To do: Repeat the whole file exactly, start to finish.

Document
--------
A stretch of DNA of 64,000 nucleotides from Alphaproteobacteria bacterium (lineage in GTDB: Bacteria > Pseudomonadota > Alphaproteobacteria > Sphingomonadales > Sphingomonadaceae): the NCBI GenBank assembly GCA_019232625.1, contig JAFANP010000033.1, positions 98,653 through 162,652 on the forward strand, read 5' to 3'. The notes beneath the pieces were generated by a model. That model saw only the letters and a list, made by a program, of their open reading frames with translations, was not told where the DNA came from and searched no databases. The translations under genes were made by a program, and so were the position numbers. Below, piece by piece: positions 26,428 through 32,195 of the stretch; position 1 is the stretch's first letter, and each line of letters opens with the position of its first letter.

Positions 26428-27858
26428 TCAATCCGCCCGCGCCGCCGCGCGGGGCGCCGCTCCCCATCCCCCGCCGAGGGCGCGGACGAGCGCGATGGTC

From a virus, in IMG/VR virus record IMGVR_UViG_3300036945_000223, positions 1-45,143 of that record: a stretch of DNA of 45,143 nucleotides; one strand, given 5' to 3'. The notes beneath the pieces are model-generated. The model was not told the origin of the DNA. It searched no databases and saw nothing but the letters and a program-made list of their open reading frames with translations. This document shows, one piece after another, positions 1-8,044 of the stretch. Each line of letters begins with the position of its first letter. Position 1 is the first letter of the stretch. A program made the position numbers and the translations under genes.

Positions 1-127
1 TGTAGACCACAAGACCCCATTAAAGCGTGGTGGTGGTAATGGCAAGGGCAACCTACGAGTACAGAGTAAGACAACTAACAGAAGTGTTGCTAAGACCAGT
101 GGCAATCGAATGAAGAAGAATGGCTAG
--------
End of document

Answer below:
A stretch of DNA of 64,000 nucleotides from Alphaproteobacteria bacterium (lineage in GTDB: Bacteria > Pseudomonadota > Alphaproteobacteria > Sphingomonadales > Sphingomonadaceae): the NCBI GenBank assembly GCA_019232625.1, contig JAFANP010000033.1, positions 98,653 through 162,652 on the forward strand, read 5' to 3'. The notes beneath the pieces were generated by a model. That model saw only the letters and a list, made by a program, of their open reading frames with translations, was not told where the DNA came from and searched no databases. The translations under genes were made by a program, and so were the position numbers. Below, piece by piece: positions 26,428 through 32,195 of the stretch; position 1 is the stretch's first letter, and each line of letters opens with the position of its first letter.

Positions 26428-27858
26428 TCAATCCGCCCGCGCCGCCGCGCGGGGCGCCGCTCCCCATCCCCCGCCGAGGGCGCGGACGAGCGCGATGGTC

From a virus, in IMG/VR virus record IMGVR_UViG_3300036945_000223, positions 1-45,143 of that record: a stretch of DNA of 45,143 nucleotides; one strand, given 5' to 3'. The notes beneath the pieces are model-generated. The model was not told the origin of the DNA. It searched no databases and saw nothing but the letters and a program-made list of their open reading frames with translations. This document shows, one piece after another, positions 1-8,044 of the stretch. Each line of letters begins with the position of its first letter. Position 1 is the first letter of the stretch. A program made the position numbers and the translations under genes.

Positions 1-127
1 TGTAGACCACAAGACCCCATTAAAGCGTGGTGGTGGTAATGGCAAGGGCAACCTACGAGTACAGAGTAAGACAACTAACAGAAGTGTTGCTAAGACCAGT
101 GGCAATCGAATGAAGAAGAATGGCTAG